Nisan 14 –
Preparation Day
(original Passover)

Nisan 15 –
permanent Passover/Unleavened Bread and Great Sabbath

Nisan 16 –
First day of the week

6pm 12am 3pm 6pm 12am 6pm 12am 6am
and burial
The two
Marys at
the tomb

So how long was He in the grave? When asked what would be the sign confirming who He was, Yeshua responded by saying:

"For just as Jonah was three days and three nights in the belly of the sea monster, so will the Son of Man be three days and three nights in the heart of the earth" (Matt. 12:40).

Some people interpret that phrase to mean exactly 72 hours. But 3:00 p.m. on the sixth day of the week to the late night hours at the beginning of the first day of the next week, does not span 72 hours. It is one whole day plus parts of two others. How do we reconcile that seeming inconsistency?

According to the Jewish cultural understanding of time, Yeshua was credited with being in the tomb for three days and nights, even though it was not a total of 72 hours. In biblical times, any part of a day was considered the same as a whole day. This is called inclusive reckoning.

We see this way of thinking stated directly in the Babylonian Talmud: "The portion of a day is as the whole of it" (Bereshit Pesachim 4a). And again in the Jerusalem Talmud: "A day and a night are a period of time (Heb. onah), and the part of a time is as the whole of it" (Mishnah Shabbat 9:3). Kings were considered to reign for an entire year, even if it was just one day (Bab. Talmud, Bereshit Rosh Hashanah 2a,2b. Two kings who reigned during part of a year were both given credit for a full year. You can also see it in passages like 1 Sam. 30-12-13 (in this story, if "three days and three nights" were understood literally instead of inclusively, the servant would have said that his master left him "four days ago" rather than "three days ago"). Esther fasts for "three days" but goes before the king "on the third day" (Est. 4:16; 5:1).

We even see this reflected in Yeshua's parable of the Laborers in the Vineyard where the landowner paid the workers the same amount of money regardless of how long they had worked (Matt. 20:1-16). The men who started working at 9:00 a.m., noon, 3:00 p.m. and 5:00 p.m. all got credited for a full day's wage, whether they had worked nine hours or one.

Also Yeshua repeatedly said that He would rise from the dead on the third day (Matt. 16:21; 17:23; 20:19; 1 Cor. 15:4). In each case the Greek word treetos was used, which is the ordinal number "third." So the third day would be Nisan 16. Keep in mind that a full 72 hours would require a fourth day in contradiction of Yeshua's own words.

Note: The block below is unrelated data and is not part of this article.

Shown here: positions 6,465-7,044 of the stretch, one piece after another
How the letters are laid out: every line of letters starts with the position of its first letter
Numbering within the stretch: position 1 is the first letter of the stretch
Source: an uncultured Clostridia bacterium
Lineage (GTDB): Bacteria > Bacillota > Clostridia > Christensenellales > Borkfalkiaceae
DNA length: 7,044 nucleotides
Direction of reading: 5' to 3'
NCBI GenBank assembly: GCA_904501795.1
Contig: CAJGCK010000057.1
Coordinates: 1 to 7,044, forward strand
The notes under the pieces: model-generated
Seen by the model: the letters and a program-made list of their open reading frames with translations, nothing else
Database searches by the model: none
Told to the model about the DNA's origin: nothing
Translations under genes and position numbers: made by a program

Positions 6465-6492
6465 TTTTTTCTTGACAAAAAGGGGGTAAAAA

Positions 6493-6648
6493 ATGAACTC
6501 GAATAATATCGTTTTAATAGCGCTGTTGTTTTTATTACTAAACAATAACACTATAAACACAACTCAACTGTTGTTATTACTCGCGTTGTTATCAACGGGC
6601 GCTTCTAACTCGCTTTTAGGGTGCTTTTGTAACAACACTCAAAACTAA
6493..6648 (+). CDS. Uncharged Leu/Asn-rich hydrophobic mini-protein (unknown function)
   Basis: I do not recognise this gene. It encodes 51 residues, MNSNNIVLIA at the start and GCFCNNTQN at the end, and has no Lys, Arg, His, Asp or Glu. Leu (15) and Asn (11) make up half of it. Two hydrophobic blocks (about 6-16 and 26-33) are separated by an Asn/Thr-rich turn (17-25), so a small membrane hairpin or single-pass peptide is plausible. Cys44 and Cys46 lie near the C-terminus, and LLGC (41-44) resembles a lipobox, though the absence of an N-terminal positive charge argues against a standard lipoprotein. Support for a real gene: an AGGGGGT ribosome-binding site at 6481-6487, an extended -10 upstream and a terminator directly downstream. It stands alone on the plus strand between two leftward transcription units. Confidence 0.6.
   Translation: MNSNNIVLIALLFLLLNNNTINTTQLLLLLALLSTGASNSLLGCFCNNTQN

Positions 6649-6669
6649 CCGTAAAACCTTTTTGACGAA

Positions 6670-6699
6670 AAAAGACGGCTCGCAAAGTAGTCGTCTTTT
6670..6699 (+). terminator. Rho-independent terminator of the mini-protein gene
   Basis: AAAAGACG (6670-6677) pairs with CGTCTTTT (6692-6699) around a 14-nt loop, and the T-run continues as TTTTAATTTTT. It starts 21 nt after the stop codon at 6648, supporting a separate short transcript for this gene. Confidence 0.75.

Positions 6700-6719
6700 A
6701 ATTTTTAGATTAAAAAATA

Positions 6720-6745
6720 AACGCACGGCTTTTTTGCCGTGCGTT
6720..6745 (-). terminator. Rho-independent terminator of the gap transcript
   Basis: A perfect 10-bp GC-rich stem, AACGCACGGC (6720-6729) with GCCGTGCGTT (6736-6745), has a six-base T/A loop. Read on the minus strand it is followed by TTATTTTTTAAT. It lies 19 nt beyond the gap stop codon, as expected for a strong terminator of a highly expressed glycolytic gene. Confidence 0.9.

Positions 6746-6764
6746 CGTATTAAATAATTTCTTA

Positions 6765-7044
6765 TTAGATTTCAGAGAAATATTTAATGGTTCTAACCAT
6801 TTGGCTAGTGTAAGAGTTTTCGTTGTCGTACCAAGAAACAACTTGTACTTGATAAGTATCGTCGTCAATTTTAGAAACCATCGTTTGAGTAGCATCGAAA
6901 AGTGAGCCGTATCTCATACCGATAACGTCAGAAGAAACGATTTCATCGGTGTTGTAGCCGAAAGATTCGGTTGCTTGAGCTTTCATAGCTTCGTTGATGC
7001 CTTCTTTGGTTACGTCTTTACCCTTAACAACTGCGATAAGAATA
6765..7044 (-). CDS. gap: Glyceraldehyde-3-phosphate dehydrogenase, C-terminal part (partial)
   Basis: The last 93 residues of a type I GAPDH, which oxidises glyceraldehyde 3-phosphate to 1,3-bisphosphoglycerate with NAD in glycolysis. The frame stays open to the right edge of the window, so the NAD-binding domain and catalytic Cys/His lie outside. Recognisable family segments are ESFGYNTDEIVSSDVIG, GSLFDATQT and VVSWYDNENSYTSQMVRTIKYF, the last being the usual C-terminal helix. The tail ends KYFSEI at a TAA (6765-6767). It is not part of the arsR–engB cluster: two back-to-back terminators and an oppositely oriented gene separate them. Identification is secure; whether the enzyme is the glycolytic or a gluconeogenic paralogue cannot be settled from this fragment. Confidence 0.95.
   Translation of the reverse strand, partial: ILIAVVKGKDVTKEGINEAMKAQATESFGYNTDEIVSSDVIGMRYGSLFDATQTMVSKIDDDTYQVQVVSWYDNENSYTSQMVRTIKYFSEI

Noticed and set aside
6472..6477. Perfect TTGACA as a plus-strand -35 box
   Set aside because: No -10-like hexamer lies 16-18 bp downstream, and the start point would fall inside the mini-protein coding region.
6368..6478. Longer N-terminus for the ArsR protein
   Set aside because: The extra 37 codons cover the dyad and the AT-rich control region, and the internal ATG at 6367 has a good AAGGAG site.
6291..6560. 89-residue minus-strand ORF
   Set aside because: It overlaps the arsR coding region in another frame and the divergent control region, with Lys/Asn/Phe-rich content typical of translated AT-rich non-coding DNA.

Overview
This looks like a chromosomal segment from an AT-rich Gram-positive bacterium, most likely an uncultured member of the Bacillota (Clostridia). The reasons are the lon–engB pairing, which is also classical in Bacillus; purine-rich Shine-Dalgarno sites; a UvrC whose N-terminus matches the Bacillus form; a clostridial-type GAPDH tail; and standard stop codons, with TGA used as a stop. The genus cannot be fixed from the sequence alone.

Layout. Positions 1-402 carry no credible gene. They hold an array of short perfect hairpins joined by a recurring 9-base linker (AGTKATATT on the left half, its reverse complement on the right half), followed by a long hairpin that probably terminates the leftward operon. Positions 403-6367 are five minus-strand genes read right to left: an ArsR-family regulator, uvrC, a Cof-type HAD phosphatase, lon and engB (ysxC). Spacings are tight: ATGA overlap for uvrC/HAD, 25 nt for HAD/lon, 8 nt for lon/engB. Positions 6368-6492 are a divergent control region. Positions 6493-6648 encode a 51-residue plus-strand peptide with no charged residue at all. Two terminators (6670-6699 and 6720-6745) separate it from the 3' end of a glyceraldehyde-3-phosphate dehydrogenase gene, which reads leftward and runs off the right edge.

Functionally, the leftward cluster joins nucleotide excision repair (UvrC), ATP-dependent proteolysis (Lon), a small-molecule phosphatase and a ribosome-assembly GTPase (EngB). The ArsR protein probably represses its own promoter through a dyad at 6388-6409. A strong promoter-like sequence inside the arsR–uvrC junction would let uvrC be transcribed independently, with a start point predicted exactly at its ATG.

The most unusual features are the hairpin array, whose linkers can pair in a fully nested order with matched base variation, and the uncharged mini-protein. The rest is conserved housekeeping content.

In the Hebraic way of thinking, the phrase "on the third day" was the same as all or part of three days. Thus Yeshua being in the grave less than 72 hours was compatible with the Jewish cultural understanding of time if it spanned parts of three consecutive days, just as the Scriptures depict. This concept is consistent with all of the other points of evidence previously presented.

Finally if we compare the Hebrew way of reckoning days from sundown to sundown, to the Roman way of reckoning days from midnight to midnight, we can see how the modern calendar corresponds to this time sequence. It places the Crucifixion at 3:00 p.m. on Friday and the Resurrection at some point during the night of Saturday/Sunday.

Much of the confusion regarding the death and resurrection of Yeshu can be cleared up by thinking Hebraically about time and using the feasts as our guide. But the important thing for us to know is that the accounts in the Bible are reliable. The events it describes are real history, not fables or filled with flaws that are common when human beings try to make up a story. The events are such that no human being could manipulate them in the real world so that they would be fulfilled exactly as had been foretold by the prophets. And they are perfectly consistent with the spiritual principles that they represent. Only God could cause something as complex as this to transpire without error.

When we consider the death and resurrection of Yeshua, we can be confident that He really did give His life as our atonement for sin, and that He really did rise again from the grave, so that we might have the same confidence in His return as a historical fact on a day specifically ordained by God.


Dr. Galen Peterson
© 2012 American Remnant Mission